It’s been difficult to watch BP’s calculated plan to cut-and-run from its obligation to citizens of the Gulf. Given recent findings of a third-party claims audit, it appears that BP might finally be forced to stop manufacturing delays and, instead, begin paying claims. The following article from Seeking Alpha provides an excellent summary of the audit results and the expected impact on BP.
Dec. 2, 2014 1:48 AM ET
- BP demanded to see the results of an audit on the claims process against its oil spill.
- The audit results have been made public, and BP is left with egg on its face again.
- The billions in pending business economic loss claims now have a clearer landing to become future charges.
Please click to read the full article:
Sometimes heirs can be VERY difficult to find. That was certainly the case with this recovery!
John was a single man with no immediate family. When John passed away, he had no idea he was owed money from the sale of a foreclosed property. Our Claims Recovery Specialists were determined to find a family member, even a distant one, rather than leave his funds unclaimed. After many days of searching, we were surprised to locate five cousins across the U.S. and Canada… but we weren’t nearly as surprised as the cousins when we told them why we were calling!
We spoke to more people than we can count, handled unique documentation requirements for the distant heirs, and even created a family tree to be sure we didn’t miss anyone in the process. Claims have been filed, and all five cousins are looking forward to the unexpected cash!
John’s name was changed to protect his privacy.
U.S. District Judge Carl Barbier rejected BP’s second attempt to have Patrick Juneau removed as claims administrator of the Deepwater Horizon settlement. In his ruling, Judge Barbier noted that:
- A claims administrator is not subject to the same recusal rules as a federal judge under Rule 35 and, therefore, Juneau was not required to disclose possible grounds for disqualification when he was appointed.
- Even if Juneau had been subject to Rule 35, he did disclose information to BP and its lawyers about his prior work for the state of Louisiana before he was selected as claims administrator.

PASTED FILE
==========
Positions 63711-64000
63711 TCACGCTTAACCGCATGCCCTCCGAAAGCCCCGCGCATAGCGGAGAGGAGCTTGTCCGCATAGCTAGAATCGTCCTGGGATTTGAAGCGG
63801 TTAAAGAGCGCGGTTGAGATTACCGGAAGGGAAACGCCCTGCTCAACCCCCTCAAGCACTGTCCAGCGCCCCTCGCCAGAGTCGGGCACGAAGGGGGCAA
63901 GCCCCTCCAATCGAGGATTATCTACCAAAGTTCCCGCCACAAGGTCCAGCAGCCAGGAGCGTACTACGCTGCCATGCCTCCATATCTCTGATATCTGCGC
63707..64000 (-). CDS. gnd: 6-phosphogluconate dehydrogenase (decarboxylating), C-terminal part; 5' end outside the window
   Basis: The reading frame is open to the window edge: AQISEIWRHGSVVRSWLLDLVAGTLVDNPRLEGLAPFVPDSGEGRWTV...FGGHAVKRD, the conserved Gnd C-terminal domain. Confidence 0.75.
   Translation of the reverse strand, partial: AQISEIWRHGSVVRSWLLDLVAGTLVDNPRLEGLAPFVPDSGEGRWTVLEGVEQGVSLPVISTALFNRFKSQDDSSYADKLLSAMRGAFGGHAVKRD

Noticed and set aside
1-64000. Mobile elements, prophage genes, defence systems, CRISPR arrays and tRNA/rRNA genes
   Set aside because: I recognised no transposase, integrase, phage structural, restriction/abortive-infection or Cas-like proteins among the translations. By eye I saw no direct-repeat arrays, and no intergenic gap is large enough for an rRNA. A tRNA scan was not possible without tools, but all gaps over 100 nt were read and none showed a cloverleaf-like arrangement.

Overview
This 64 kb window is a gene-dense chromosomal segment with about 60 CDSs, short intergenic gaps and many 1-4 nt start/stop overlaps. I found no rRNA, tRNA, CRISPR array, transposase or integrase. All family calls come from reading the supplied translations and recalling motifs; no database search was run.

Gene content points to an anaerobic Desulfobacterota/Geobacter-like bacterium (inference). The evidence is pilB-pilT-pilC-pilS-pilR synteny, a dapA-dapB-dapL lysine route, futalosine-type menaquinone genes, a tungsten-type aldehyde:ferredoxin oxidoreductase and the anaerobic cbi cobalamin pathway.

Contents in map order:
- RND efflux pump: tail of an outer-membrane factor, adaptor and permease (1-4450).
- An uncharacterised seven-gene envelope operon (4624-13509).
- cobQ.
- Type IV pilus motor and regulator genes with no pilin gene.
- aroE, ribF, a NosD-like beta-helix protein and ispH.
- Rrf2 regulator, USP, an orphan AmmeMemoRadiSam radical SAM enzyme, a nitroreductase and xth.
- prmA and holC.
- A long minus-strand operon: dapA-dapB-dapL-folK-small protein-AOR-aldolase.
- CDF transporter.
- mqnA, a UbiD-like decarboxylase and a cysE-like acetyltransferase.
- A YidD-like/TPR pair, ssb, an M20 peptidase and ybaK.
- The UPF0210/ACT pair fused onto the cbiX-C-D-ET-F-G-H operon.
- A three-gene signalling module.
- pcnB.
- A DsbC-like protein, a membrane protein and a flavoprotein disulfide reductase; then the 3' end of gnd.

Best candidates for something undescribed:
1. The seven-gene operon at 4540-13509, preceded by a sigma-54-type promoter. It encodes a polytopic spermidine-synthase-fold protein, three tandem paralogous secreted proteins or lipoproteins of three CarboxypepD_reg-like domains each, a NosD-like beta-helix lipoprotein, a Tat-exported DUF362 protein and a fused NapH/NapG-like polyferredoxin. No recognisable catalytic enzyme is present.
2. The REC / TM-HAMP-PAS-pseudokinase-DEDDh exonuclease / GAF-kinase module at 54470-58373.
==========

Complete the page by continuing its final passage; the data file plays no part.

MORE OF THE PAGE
- Even if Juneau had been subject to Rule 35, BP waited too long to file its motion. A motion to disqualify must be made as soon as a party learns of a reason, not after an adverse decision has been made by a judge.
- Mr. Juneau did not make false or misleading statements to FBI Director Louis Freeh who was the special master appointed to investigate the payout system.
- The arguments in BP’s motions were “mostly a regurgitation of old issues or complaints that the court or the special master has previously addressed”.
- BP blatantly and intentionally disregarded the judges instructions for filing the motion.
BP continues to file appeals to discourage filings and delay payment, which means there is currently no filing deadline. The deadline will be set at six months after BP exhausts all of its court challenges. Less than 1% of all potential claimants have filed which means that plenty of business and individuals still have time to file a claim.
It makes us especially happy when we locate a client who REALLY needs the money!
Jane had spent the past year in a rehabilitation facility and was trying to get her life back on track. She desperately needed to find a job and get back to work, but had no transportation and no resources with which to purchase or finance a car. We located Jane, found money that she didn’t know she had, and funded a buyout so she could have her money within 30 days. When we checked in with her two weeks later, she was the proud owner of a new car and she was already interviewing for a new job.
Jane’s name was changed to protect her privacy.